Health + Wellness

What to do if Your Rapid Antigen Test Comes Back Positive After Isolation


rapid antigen test

What does it mean if a person’s rapid antigen test result comes back positive after five days of isolation due to COVID-19? According to the experts, that person is most likely still carrying a viral load high enough to infect others.

“Anytime you’re positive by one of these rapid at-home COVID tests, it means that you’ve still got a really high level of the viral protein, and most experts are interpreting that as a high level of virus present in your nasal passage,” says Matthew Binnicker, director of clinical virology at the Mayo Clinic and president of the Pan American Society for Clinical Virology.

RELATED: Here’s How to Get Your Free Home COVID Test Kits

The Biden administration is buying a billion rapid antigen tests to ship to American homes, aiming to address the need for increased COVID testing and ease a nationwide shortage of tests. That influx of tests comes on the heels of revised federal guidelines that shortened the isolation period to five days after symptoms started or a positive test, followed by five days of masking.

It’s widely known that PCR tests, the highly sensitive polymerase chain reaction tests that detect viral genetic material, can pick up “dead” virus — material not capable of replicating — and yield a positive result for weeks after recovery, even when the person being tested is no longer infectious.

But virologists say that’s unlikely to be the case for the rapid antigen tests — which detect certain proteins in the virus and produce results within 30 minutes — that are headed for people’s mailboxes.

The odds are very slim, outside of a laboratory setting, that someone who gets a positive result on a rapid antigen test is a non-infectious person shedding large amounts of dead virus, says Kelly Wroblewski, director of infectious disease programs for the Association of Public Health Laboratories.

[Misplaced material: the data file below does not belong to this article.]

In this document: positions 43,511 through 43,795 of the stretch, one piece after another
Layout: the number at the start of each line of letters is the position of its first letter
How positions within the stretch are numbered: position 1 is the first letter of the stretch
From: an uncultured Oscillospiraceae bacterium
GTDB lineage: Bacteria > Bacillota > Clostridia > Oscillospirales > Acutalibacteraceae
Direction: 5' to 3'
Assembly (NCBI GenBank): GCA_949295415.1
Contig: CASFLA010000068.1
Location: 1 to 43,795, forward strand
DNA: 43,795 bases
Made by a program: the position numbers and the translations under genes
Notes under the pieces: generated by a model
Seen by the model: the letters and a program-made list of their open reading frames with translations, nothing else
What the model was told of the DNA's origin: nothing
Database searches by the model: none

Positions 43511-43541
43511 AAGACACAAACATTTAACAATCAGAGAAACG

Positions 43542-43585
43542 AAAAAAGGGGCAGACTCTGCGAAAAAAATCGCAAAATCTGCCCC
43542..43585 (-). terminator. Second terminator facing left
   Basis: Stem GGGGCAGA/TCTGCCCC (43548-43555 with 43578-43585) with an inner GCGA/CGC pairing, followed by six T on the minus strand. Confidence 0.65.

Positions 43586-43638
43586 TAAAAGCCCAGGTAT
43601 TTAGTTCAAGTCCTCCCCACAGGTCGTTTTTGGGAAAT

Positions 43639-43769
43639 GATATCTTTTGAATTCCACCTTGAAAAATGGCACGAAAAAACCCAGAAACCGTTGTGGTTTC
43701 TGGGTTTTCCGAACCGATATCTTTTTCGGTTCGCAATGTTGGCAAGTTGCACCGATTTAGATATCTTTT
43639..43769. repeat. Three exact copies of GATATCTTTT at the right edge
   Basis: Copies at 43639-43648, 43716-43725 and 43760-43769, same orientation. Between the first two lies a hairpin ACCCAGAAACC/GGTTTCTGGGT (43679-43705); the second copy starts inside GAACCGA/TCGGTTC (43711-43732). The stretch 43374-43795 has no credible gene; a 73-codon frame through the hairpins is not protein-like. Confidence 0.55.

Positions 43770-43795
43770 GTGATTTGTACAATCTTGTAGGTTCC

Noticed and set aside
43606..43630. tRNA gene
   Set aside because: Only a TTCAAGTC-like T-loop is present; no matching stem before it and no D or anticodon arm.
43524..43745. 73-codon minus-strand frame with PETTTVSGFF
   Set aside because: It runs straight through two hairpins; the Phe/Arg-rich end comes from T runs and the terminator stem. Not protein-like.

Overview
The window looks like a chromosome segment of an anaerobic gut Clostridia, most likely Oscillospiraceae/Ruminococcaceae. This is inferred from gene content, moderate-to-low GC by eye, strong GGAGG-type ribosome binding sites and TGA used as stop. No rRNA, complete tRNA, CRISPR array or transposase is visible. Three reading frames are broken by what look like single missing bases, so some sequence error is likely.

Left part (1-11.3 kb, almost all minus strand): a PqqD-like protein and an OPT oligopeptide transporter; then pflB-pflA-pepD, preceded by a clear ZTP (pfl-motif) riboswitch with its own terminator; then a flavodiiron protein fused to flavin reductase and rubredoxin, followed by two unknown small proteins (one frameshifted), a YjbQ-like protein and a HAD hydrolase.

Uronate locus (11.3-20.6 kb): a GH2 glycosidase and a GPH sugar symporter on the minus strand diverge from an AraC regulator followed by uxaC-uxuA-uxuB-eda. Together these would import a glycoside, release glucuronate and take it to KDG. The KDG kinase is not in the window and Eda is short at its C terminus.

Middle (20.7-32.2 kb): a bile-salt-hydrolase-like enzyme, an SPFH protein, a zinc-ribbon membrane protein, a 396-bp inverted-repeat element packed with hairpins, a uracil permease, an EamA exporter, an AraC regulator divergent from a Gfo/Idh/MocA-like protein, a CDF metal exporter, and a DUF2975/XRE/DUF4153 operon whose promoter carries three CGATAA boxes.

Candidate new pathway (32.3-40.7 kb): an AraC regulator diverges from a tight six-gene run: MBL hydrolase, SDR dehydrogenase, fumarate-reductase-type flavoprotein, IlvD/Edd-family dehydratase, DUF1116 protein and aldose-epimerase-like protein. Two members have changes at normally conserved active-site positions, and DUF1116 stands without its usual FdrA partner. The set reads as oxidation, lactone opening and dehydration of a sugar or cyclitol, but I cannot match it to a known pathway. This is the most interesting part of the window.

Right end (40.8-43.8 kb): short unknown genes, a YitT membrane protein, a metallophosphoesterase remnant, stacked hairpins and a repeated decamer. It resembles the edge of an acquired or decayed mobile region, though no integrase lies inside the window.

Why you may be infectious

There are several reasons for this. First, according to the Infectious Diseases Society of America, “a major advantage” of rapid antigen tests is that they are somewhat blunt tools for picking up on the virus. Therefore, a positive result tends to mean the person has a high viral load, especially if symptoms appeared.

Second, it takes a substantial amount of virus material to register as positive on an antigen test, so a person would need a high level of dead virus sitting around in their nose or throat, and usually, that signals a high level of live virus, too.

Third, even if someone did have a high level of dead virus hanging around, quantity alone wouldn’t be enough to trigger a positive test — viral proteins tend to lose their shape after a battle with the immune system, which can render them undetectable by antigen tests.

In a laboratory setting, a rapid antigen test could detect bits of “dead” virus, says Dr. Sam Dominguez, a pediatric infectious disease doctor and the medical director of the clinical microbiology lab at Children’s Hospital Colorado.

Federally funded scientists did just that to check whether rapid antigen tests would work as well on Omicron as they did on

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